Kruševo has a lot of history, although I didn’t know that at the time. After an hour or so walking around the town, I’d thought the most exciting thing I’d do in Kruševo was some laundry or have a bath. But a flip through a tourist brochure I found in reception revealed some sights I decided to hunt down.
Macedonia was under the rule of the Ottoman Empire when rebels invaded and captured Kruševo during The Ilinden Uprising in 1903. The rebel-led revolutionary government established the Republic of Kruševo, which existed for 10 days before Ottoman forces reclaimed the town. The moment was short-lived, but significant. It’s considered a contributing factor to the eventual permanent overthrow of the Ottoman Empire. There is a strong push to keep a lot of traditional architecture in Kruševo to commemorate the event and honour the town as it was at the time of the uprising.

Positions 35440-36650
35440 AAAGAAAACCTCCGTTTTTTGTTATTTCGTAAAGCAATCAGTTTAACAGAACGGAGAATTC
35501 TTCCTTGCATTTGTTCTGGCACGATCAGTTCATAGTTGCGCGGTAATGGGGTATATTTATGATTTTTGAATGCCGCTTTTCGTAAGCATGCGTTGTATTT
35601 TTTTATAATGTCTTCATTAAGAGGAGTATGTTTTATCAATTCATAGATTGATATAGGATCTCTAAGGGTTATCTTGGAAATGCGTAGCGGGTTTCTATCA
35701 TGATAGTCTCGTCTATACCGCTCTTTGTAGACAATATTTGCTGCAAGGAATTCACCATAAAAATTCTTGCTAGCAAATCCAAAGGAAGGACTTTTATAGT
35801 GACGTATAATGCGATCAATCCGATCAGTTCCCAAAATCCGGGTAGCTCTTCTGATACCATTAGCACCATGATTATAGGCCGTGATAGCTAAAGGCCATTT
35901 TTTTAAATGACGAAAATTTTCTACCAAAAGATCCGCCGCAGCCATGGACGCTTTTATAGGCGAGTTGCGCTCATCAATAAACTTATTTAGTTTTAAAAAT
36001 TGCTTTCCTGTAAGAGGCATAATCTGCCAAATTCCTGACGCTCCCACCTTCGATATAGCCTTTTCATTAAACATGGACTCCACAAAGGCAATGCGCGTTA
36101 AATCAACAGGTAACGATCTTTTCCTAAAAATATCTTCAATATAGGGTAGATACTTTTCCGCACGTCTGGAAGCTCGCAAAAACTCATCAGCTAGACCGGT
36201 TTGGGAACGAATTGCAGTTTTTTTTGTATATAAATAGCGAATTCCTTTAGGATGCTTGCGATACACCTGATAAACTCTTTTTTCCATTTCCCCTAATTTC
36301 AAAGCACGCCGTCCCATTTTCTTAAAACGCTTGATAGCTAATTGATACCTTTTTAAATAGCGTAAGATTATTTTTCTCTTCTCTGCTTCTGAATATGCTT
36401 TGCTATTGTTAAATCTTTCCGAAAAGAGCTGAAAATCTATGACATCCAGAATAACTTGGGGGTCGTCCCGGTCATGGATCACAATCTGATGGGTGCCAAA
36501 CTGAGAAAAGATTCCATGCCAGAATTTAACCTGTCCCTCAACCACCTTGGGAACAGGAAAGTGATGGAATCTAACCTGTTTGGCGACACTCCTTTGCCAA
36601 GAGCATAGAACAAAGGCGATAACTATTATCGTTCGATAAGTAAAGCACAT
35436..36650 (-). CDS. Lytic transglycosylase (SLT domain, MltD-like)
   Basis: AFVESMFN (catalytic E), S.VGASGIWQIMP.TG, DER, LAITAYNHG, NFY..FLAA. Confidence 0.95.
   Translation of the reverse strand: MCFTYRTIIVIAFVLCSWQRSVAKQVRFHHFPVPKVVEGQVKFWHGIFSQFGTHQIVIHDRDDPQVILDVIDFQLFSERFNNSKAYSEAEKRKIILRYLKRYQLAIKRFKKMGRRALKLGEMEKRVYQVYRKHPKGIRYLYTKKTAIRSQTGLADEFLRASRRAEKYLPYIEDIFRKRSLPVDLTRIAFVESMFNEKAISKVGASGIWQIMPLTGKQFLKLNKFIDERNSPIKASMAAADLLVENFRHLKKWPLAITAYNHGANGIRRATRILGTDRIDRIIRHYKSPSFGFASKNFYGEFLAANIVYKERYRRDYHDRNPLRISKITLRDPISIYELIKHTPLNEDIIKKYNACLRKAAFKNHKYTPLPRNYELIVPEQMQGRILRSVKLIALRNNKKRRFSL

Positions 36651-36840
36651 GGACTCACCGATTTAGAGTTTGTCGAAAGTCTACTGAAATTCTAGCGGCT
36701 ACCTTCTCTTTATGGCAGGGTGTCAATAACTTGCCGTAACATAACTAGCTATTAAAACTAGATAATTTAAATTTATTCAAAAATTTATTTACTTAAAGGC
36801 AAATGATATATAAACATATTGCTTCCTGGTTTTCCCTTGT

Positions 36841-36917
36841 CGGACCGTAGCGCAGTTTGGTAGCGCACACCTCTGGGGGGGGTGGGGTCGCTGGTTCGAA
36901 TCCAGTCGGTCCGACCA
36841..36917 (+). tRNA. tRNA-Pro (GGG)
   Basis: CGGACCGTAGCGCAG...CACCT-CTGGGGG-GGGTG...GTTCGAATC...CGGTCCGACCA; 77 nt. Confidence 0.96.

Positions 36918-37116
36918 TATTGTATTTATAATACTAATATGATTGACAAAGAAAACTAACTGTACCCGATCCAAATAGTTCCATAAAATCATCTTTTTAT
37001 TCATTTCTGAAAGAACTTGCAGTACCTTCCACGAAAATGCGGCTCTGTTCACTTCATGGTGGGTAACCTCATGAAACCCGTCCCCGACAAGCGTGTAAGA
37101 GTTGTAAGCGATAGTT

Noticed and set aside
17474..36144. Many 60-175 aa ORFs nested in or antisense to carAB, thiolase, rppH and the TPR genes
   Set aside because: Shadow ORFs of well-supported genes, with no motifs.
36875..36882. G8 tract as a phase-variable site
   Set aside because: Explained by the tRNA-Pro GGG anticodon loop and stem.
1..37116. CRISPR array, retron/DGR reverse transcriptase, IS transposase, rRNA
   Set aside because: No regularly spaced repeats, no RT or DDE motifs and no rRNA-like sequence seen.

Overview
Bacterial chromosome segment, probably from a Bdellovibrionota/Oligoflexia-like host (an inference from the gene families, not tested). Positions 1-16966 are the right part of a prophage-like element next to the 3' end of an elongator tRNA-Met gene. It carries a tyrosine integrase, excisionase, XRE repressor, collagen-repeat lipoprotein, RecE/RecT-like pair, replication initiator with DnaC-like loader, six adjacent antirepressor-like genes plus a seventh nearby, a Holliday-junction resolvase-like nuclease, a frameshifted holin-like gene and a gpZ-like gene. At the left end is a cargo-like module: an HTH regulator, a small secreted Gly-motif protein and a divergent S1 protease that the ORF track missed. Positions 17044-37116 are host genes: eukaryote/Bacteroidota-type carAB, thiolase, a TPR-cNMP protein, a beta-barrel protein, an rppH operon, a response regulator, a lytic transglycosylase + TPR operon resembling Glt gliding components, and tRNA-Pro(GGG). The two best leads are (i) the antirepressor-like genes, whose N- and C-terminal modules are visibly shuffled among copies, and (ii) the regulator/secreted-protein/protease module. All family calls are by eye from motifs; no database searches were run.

But they’ve also found another way to mark the occasion. About 60 years after the fact, a monument commemorating the uprising was revealed on a hill overlooking the city. It’s called Ilinden Spomenik, or Makedonium and it looks like this.
Makedonium resembles a space helmet. Or internal organ. Either way it’s weird. Really weird.
The area was deserted, including the surrounding crypt (two curved walls with what looked like cannons sticking out, each bearing a plaque with names or dates remembering significant people and events before, during and after the uprising) and the amphitheatre (brightly coloured and patterned walls with a mass of short, white columns in the middle).